This study aimed to investigate associations between financial strain and emotional well-being, health, and physiological responses to acute mental stress.
Participants were 542 healthy men and women aged 53 to 76 years from the Whitehall II study divided into those who reported no (n = 316), some (n = 135), or moderate/severe (n = 91) financial strain. Emotional well-being and self-reported health were assessed at baseline and 3 years later. Laboratory mental stress testing involved assessment of blood pressure (BP), heart rate, and lipid reactivity and recovery, and plasma interleukin 6 responses to challenging behavioral tasks. Analyses adjusted for objective financial status, age, sex, socioeconomic status (SES), and marital status.
Financial strain was positively associated with more depressive symptoms; lower positive affect; greater loneliness; lower optimism, self-esteem, and sense of control; and poorer self-reported physical health, mental health, and sleep (all, p < .001). Longitudinally, financial strain predicted poorer outcomes 3 years later, but associations were attenuated after baseline levels were taken into account. Financial strain was associated with reduced systolic and diastolic BP reactivity to acute stress (mean systolic BP increase = 32.34 [15.2], 28.95 [13.1], and 27.26 [15.2] mm Hg in the none, some, and moderate/severe financial strain groups), but not with heart rate, interleukin 6, or lipid responses.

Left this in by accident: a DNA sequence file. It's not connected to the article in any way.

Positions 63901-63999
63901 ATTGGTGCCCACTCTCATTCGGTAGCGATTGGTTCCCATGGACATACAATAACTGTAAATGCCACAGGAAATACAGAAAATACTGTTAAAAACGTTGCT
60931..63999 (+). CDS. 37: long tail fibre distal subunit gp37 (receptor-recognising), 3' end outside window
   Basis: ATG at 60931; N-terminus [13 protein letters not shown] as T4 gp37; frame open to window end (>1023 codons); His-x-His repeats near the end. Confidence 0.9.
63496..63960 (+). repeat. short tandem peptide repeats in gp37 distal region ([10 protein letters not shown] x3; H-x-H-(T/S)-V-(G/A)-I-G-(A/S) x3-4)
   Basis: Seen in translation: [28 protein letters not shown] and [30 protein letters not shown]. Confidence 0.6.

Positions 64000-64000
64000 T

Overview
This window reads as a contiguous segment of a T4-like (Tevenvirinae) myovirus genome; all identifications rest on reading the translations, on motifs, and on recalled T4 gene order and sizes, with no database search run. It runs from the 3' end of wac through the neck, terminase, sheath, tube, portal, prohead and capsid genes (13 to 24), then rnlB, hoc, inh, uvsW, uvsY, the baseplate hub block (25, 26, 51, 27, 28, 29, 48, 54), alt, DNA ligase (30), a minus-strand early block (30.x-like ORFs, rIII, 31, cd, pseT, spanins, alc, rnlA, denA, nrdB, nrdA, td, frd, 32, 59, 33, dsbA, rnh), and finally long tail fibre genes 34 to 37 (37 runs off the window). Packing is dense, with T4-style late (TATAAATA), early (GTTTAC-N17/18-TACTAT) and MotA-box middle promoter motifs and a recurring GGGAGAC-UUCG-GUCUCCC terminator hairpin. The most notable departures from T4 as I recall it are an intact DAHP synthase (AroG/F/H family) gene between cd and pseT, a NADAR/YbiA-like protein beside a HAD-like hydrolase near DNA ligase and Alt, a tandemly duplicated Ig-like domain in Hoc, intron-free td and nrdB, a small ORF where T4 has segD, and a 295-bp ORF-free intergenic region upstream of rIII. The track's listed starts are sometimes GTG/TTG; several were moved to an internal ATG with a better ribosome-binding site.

Financial strain was correlated with a range of emotional and health-related outcomes independently of objective financial status. The diminished BP reactions to acute mental stress suggest that financial strain may contribute to dynamic chronic allostatic load.